Option 2: Transfers
For any number of reasons, at some point during the course of the franchise relationship, you may decide it is time to sell your business. While many people assume these reasons are always negative—e.g. an inability to turn a profit or a difficult or overbearing franchisor—they do not have to be. Perhaps you will decide to sell your very successful location to an eager buyer or want to transfer to a son or daughter as part of a family succession plan. You may simply want to retire. No matter what your motivations are, you should seek out a franchisor that will offer support, understanding and co-operation during these often strenuous times.
There are a number of different ways to handle franchise transfers, including the franchisor buying the franchise back as a corporate-owned store. However, when the sale is between you and a new franchisee, there are some common conditions outlined in your franchise agreement that will dictate the franchisor’s approval of the sale.
Conditions on the outgoing franchisee
As the outgoing owner of the franchise, there are certain conditions you will likely have to meet before a sale to a new franchisee is approved. For example, you:
- cannot be in default of your franchise agreement;
- must have settled all of your outstanding accounts with the franchisor and any suppliers or trade creditors; and
- may be required to release the franchisor from all possible claims under the franchise agreement, to the extent permitted by law (the same legislation-protected rights discussed previously are still protected in this circumstance).
Conditions on the incoming franchisee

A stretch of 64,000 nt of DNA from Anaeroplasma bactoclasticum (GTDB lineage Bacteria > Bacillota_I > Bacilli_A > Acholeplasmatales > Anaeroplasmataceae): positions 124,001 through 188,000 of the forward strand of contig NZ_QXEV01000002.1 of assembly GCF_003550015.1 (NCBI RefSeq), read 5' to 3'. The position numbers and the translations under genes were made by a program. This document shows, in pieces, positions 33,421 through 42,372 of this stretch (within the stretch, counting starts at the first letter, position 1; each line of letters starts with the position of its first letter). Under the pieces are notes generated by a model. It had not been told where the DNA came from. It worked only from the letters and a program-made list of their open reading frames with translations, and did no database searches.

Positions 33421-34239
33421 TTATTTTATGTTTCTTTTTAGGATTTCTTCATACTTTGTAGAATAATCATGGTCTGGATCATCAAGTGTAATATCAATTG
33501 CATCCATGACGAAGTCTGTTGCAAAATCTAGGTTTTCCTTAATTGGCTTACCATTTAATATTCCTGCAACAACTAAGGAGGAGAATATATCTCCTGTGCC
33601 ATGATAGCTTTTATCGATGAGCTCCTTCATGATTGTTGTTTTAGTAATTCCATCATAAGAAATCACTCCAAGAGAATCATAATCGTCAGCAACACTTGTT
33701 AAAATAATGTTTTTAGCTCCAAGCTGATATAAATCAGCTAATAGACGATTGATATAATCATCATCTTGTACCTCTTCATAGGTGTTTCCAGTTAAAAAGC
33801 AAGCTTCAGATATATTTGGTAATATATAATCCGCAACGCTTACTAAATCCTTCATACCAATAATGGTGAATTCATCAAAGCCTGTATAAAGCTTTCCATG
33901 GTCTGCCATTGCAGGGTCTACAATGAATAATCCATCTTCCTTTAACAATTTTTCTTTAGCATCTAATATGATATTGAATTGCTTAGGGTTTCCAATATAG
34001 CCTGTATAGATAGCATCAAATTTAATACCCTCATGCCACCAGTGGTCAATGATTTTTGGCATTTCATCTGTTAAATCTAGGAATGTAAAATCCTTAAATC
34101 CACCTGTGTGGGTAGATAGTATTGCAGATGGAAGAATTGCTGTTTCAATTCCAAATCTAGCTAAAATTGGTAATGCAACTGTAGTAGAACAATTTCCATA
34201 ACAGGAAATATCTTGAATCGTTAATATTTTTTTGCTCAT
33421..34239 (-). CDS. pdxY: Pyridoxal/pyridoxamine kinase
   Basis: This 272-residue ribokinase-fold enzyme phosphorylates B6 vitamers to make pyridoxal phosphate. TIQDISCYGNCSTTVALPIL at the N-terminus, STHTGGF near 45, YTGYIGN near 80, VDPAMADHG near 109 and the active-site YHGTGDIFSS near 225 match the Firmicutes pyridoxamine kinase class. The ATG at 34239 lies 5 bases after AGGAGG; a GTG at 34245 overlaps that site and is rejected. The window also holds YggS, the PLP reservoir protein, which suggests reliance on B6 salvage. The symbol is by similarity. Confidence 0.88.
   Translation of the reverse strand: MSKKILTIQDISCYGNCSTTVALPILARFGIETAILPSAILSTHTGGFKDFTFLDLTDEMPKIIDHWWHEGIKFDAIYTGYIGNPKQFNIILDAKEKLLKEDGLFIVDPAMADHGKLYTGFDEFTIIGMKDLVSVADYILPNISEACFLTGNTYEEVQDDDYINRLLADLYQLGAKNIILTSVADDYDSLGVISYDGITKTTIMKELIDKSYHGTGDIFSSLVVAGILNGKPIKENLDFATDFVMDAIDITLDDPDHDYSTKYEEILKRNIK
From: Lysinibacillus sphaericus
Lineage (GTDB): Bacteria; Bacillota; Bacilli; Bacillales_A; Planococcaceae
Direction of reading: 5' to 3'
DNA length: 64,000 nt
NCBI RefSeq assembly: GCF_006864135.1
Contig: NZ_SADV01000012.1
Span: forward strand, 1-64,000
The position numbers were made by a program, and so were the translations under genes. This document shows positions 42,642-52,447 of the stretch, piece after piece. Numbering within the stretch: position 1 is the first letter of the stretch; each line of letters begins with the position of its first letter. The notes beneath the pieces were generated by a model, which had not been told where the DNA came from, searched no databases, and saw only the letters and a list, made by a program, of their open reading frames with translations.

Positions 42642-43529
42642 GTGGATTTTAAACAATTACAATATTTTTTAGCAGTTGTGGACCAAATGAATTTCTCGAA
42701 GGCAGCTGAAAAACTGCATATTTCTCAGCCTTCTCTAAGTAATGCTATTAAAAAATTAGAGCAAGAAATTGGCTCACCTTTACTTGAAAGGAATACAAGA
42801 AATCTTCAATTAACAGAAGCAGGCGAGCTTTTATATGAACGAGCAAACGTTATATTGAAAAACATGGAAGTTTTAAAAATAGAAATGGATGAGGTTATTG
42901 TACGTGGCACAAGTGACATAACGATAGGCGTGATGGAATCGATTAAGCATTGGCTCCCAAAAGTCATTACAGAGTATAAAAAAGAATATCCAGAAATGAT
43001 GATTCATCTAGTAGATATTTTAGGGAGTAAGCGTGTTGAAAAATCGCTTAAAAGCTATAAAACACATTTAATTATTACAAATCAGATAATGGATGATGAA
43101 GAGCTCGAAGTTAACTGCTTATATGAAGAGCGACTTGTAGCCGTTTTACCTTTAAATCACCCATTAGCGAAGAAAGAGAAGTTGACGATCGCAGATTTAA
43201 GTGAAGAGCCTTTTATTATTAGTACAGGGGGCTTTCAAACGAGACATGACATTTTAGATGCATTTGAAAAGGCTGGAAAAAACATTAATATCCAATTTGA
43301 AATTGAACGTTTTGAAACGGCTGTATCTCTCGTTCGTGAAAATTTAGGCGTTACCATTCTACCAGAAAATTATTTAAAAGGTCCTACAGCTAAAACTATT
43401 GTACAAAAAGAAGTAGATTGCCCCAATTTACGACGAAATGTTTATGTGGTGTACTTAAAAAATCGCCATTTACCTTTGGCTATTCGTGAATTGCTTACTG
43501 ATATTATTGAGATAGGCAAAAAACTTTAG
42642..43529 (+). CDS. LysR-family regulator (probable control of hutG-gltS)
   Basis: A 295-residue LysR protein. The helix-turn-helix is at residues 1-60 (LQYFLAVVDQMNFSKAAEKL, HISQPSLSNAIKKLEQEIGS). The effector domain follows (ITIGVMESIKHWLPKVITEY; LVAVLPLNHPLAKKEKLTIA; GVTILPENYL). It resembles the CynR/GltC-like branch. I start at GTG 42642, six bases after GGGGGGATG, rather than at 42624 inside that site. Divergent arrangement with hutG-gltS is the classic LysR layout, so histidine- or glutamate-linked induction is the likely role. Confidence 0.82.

As with any franchisee signing on for his or her initial term, your replacement will also have to meet certain conditions. The incoming franchisee:
- will have to demonstrate to the franchisor that he or she has the necessary credit standing and business acumen to operate the business;
- cannot be a franchisee with a competing system;
- will have to sign a new franchise agreement, which may have different terms than those contained in your initial agreement; and
- may be required to complete the franchisor’s training program to the franchisor’s satisfaction.
In addition, your franchisor may insist on reviewing the agreement of purchase and sale between you and the buyer in advance. In some rare cases, it may also dictate that it approves the purchase price, in part to ensure it is reasonable and fair to both parties.
You may wish to negotiate on this point. While franchisor approval of the incoming franchisee is acceptable, approval of the transaction itself may be deemed intrusive. That said, if it is involved in the sale process, the franchisor will be more likely to have disclosure obligations to the new franchisee and may even incur other liabilities as a result of its involvement. As such, the franchisor may be willing to remove this condition in order to avoid these additional responsibilities.
Similar to the renewal fee discussed above, a transfer fee may also be charged by the franchisor to cover its internal and administrative costs related to the transfer. Some franchise agreements specify whether the incoming or outgoing franchisee is responsible for the transfer fee. Others are silent on the issue and simply require that it receive the fee from either party as a condition to approval.
Many franchise agreements also include a right of first refusal for the franchisor. This means if someone offers to buy your business, you must make the exact terms of the offer available to the franchisor first, giving them a chance to match it. The franchisor will then decide, within a specified number of days, whether it wants to exercise its option to purchase the business under those same terms. If it elects not to match the purchase offer, you are free to complete the transaction with the buyer (likely on the condition that the sale be under the exact terms presented to the franchisor).